This week, we’re at Solar Power International in Salt Lake City. And of course, there’s much to see, with hundreds of booths, thousands of products and tens of thousands of solar power professionals at North America’s largest energy conference.
The Department of Energy’s showed off cutting edge solar ideas at the ongoing American Made: Solar Prize, and though these items aren’t available for sale – one day they might be. Team Tandem PV seeks to make a more efficient solar module by combing perovskites (lower left image of a pure perovskite solar cell) and a standard solar cell, but their idea is that we should have a normal solar panel, and add the perovskite layer to the solar module’s top glass layer (instead of combining the two solar cells directly). Then, you combine the two in the solar module junction box (lower right image). The center image below shows the perovskite in the top right, the backside of the combined solar cells on the left, and the front side of the combined cells – that is a very dark black – in the center. The researcher suggested we might see a real solar module within two years. That’s exciting.
Innovation doesn’t occur in the solar modules alone, with operations and maintenance getting attention as well. Buffalo Turbine wants to offer you touchless snow removal. The company blows the large majority of the snow off of the modules, allowing electricity production to begin, which then heats the solar modules and melts off the rest of the ice. There’s two sizes available, and they hook up to a standard tractor.
While a second group looks to clean solar modules with robots. The Radiant Group unit slowly works its way across the modules, has spinning brushes underneath, and when it gets to the corners of the modules works it way around the edge of the product a lot like a Roomba. The unit can work at night, and comes with a secondary ground based robot that follows along. Maybe one day the robots will get out of the truck and climb up on the modules themselves.
Another example of innovation occurring far away from the solar modules themselves comes from SFS Solar, who installs ground based solar racking, and specifically was contracted by NEXTracker to help build better tools to install this hardware. Below we see their diesel powered Hydraulic Power Pack, that attaches rivets in two seconds, has long enough cables to touch four rows with two guns in concurrent use, and the strength to stay in one piece for a much longer period in very rough conditions. The hardware will be less than $20,000 when launched, mounts to the back of your truck, and will lower labor costs during install.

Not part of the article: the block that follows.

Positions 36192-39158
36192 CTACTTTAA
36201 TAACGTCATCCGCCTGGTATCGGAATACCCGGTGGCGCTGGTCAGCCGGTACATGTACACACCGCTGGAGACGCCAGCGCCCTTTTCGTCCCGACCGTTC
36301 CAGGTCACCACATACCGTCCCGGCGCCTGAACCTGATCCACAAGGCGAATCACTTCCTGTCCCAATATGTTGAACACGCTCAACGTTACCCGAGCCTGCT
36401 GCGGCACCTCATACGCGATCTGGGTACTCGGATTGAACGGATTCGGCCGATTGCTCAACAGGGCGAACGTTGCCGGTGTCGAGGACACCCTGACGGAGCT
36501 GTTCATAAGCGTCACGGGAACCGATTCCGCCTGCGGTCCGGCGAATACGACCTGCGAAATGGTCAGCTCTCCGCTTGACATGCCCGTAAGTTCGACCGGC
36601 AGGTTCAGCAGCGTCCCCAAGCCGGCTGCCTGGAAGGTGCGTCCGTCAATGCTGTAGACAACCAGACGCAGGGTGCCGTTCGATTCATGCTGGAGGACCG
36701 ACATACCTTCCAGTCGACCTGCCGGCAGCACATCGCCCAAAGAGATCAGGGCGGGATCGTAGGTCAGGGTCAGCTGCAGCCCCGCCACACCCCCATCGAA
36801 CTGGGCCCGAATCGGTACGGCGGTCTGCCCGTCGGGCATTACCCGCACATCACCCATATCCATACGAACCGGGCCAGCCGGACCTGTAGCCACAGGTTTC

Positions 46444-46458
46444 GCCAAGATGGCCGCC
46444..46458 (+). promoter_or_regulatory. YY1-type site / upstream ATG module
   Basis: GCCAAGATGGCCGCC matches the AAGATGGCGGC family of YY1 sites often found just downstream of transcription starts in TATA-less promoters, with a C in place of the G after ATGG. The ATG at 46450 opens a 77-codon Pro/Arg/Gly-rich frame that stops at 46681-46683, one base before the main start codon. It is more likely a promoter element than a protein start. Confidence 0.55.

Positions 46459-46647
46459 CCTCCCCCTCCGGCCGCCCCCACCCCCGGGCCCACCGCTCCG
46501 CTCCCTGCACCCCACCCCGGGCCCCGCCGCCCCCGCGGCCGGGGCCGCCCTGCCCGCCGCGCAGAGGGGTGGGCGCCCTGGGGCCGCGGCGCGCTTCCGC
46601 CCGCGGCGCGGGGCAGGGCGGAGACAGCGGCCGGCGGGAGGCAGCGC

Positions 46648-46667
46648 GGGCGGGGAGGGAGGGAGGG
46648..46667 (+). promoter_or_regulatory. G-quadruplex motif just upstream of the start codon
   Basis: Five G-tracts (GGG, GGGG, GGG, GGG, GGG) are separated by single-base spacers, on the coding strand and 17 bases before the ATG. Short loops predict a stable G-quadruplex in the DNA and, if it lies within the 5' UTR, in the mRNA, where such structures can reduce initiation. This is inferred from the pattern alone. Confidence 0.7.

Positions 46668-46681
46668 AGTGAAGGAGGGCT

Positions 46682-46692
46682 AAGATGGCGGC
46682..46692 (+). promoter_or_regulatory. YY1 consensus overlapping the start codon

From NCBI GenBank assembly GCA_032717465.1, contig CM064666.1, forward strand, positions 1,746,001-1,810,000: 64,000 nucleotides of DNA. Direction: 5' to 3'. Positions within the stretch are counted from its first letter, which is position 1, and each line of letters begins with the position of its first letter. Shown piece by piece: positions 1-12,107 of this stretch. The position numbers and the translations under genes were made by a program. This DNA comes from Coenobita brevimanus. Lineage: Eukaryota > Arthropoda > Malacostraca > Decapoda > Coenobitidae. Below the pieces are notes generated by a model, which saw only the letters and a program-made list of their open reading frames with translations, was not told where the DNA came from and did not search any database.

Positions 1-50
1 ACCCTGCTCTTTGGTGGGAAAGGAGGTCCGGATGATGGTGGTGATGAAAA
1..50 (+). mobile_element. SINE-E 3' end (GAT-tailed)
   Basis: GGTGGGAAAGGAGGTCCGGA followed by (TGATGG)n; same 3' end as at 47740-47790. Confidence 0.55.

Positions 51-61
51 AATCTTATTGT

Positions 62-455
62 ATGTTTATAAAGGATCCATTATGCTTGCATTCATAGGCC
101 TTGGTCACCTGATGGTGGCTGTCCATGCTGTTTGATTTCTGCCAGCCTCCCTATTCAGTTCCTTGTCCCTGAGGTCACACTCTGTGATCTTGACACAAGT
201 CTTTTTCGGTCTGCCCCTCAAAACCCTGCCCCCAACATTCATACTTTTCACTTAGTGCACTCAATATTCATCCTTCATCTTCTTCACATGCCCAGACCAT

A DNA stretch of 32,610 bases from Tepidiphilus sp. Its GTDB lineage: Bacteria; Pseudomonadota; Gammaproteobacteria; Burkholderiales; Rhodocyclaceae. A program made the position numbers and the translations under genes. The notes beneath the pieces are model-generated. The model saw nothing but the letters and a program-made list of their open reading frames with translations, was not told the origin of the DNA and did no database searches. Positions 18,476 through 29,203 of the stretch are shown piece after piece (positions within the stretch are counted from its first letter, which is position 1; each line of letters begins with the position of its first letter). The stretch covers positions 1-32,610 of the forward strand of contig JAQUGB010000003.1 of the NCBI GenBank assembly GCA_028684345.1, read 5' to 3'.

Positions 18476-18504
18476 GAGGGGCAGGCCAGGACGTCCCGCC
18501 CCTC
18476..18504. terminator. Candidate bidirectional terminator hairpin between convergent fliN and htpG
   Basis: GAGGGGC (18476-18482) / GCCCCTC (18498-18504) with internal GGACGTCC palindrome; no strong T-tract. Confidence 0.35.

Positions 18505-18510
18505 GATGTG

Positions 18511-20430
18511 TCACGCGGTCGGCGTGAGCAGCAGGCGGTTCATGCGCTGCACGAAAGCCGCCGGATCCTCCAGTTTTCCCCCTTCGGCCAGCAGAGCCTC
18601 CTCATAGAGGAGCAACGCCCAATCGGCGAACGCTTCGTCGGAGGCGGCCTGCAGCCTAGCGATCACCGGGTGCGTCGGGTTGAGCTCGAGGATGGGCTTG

Racepoint Energy wants to give you greater control over your home’s electrical panel. The standard electrical panel on the left is complemented by the controls on the right. These controls watch the individual circuits, and can be programmed to do many things, such as if the electricity goes down, and you’re running on backup, the system will shut off non-necessary circuits and turn into an emergency panel running on required home hardware saving your battery. When this author asked the R&D team if there was a future involving socket-level control, we were told the company doesn’t talk about products under development.
Hanwha Q-Cells has put out their “gapless” solar module – which really is the most simple of innovations: squeezing more solar cells into the solar panels by getting rid of the space between said cells. Comes down to basic math – if more silicon is facing the sunlight and taking up the same amount of space, you get more electricity. Simple, eh?
Mersen makes 1500V fuses as big as this pv magazine USA author’s head (and a whole lot of other items as well). Truly, I don’t know too much (anything) about the structure of fuses internally, but it is always nice to hold a solid, heavy piece of hardware in your hands. Makes you feel a bit safer.
We’ll have more images from the floor over the following days, so do stay close. As well, if you’re in town – come visit pv magazine USA as we host the Future Roundtable and the Quality Roundtable, today, at 10 am and 2 PM local time, respectively.
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